The plundering and destruction of artifacts had begun only days after troops first entered Baghdad. A few remaining members of the museum’s staff had done what they could to safeguard its holdings, but were unable to protect the premises on their own. The looters included professional thieves, but also others – local residents, even government officials and some museum staff, who knew where to find the most valuable objects. Forty artifacts were stolen from the public gallery; more than 13,000 were lifted from the building’s storage rooms and basement.

Scholars had anticipated the war’s destructive impact on the vast collections of ancient ruins and artifacts in Iraq – once the heart of Mesopotamian civilization. Many had spent the months leading up to the invasion in painstaking efforts to document whatever objects and remains they could, hoping to preserve at least a record of what had been there. This would prove helpful in Bogdanos’ mission to recover the looted artifacts. The public availability of records on these items made it difficult for looters to unload them through the antiquities trade – an illegal market that would not only help objects disappear, but also provide a significant source of funding for the insurgency in Iraq. Bogdanos collaborated with scholars at the Oriental Institute in Chicago to create an online catalog of all artifacts that had been taken from the National Museum. In the years since 02003, this database has facilitated the recovery of many artifacts. Many more, however, remain to be found.

… we’re talking about our history, our heritage, our cultural beginnings. … those who do not remember the past are destined to repeat its mistakes. The past is what we have. It’s what we bring with us into the future. I can’t imagine a more important undertaking. (PBS News Hour)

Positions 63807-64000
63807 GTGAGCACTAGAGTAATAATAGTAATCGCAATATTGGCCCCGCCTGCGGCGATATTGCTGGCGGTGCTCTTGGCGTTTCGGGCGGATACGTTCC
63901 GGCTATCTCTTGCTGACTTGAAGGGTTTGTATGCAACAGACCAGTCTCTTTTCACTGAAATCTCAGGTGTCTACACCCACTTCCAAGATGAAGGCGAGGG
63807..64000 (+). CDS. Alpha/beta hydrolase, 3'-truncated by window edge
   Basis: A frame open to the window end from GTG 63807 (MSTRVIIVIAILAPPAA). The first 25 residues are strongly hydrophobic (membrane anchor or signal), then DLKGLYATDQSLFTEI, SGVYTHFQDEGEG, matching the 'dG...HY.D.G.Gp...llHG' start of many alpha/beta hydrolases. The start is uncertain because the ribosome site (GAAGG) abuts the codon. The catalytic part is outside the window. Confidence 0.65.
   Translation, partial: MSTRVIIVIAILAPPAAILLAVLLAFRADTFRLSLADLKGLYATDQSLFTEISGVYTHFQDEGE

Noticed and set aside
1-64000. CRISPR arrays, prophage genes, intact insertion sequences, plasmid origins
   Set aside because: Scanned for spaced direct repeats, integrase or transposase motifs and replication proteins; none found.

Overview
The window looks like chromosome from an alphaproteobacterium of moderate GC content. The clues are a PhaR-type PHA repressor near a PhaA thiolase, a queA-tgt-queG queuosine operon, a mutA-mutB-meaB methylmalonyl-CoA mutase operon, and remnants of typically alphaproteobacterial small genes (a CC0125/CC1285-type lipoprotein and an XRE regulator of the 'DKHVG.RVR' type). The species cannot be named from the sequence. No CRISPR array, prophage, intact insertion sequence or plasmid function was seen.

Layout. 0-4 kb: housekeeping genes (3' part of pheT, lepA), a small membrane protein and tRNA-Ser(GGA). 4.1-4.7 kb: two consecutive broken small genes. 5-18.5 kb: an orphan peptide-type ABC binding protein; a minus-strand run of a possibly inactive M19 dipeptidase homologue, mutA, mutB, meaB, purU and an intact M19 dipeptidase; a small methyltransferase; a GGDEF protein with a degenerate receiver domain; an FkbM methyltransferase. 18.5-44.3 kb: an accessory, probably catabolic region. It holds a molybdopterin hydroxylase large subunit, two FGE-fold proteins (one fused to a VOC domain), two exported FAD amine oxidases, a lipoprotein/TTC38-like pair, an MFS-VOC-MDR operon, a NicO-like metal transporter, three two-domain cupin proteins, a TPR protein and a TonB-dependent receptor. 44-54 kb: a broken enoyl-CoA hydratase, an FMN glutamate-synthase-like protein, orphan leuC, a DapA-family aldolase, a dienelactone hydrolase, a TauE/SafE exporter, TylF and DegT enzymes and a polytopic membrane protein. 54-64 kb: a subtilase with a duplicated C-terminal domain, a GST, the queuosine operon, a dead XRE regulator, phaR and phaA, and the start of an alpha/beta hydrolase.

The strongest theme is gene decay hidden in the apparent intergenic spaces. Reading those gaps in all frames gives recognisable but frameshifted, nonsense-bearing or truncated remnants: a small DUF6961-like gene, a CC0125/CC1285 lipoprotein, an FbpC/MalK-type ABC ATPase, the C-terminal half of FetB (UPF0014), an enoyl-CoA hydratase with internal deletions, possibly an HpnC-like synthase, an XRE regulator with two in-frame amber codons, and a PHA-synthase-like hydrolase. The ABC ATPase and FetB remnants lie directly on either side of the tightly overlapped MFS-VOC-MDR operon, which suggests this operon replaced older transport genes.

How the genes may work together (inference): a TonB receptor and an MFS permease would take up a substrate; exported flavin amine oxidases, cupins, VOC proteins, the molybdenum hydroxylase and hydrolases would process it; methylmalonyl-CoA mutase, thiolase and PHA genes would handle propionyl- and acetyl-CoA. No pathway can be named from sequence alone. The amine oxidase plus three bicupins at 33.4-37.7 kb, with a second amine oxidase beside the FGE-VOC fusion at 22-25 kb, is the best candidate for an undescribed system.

Colonel Matthew Bogdanos received a national humanities medal for his work and wrote a book about the effort. He will discuss the investigation and the continuing, global search for lost artifacts, at the SF JAZZ Center on February 24. You can reserve tickets, get directions, and sign up for the podcast on our Seminar page.

Because this Seminar revolves around and discusses specifics of an ongoing investigation, there will be no recording of any kind. If you are unable to attend in person but would like to know more about Bogdanos’ work, you can read more in his book, Thieves of Baghdad: One Marine’s Passion to Recover the World’s Greatest Stolen Treasures. Thank you for your understanding.

Lost century-old Antarctic images found and conserved

Posted on Friday, January 10th, 02014 by Catherine Borgeson
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Photo: Antarctic Heritage Trust (NZ)

A small box of 22 exposed but unprocessed photographic negatives left nearly a century  ago in an Antarctic exploration hut has been discovered and conserved by New Zealand’s Antarctic Heritage Trust.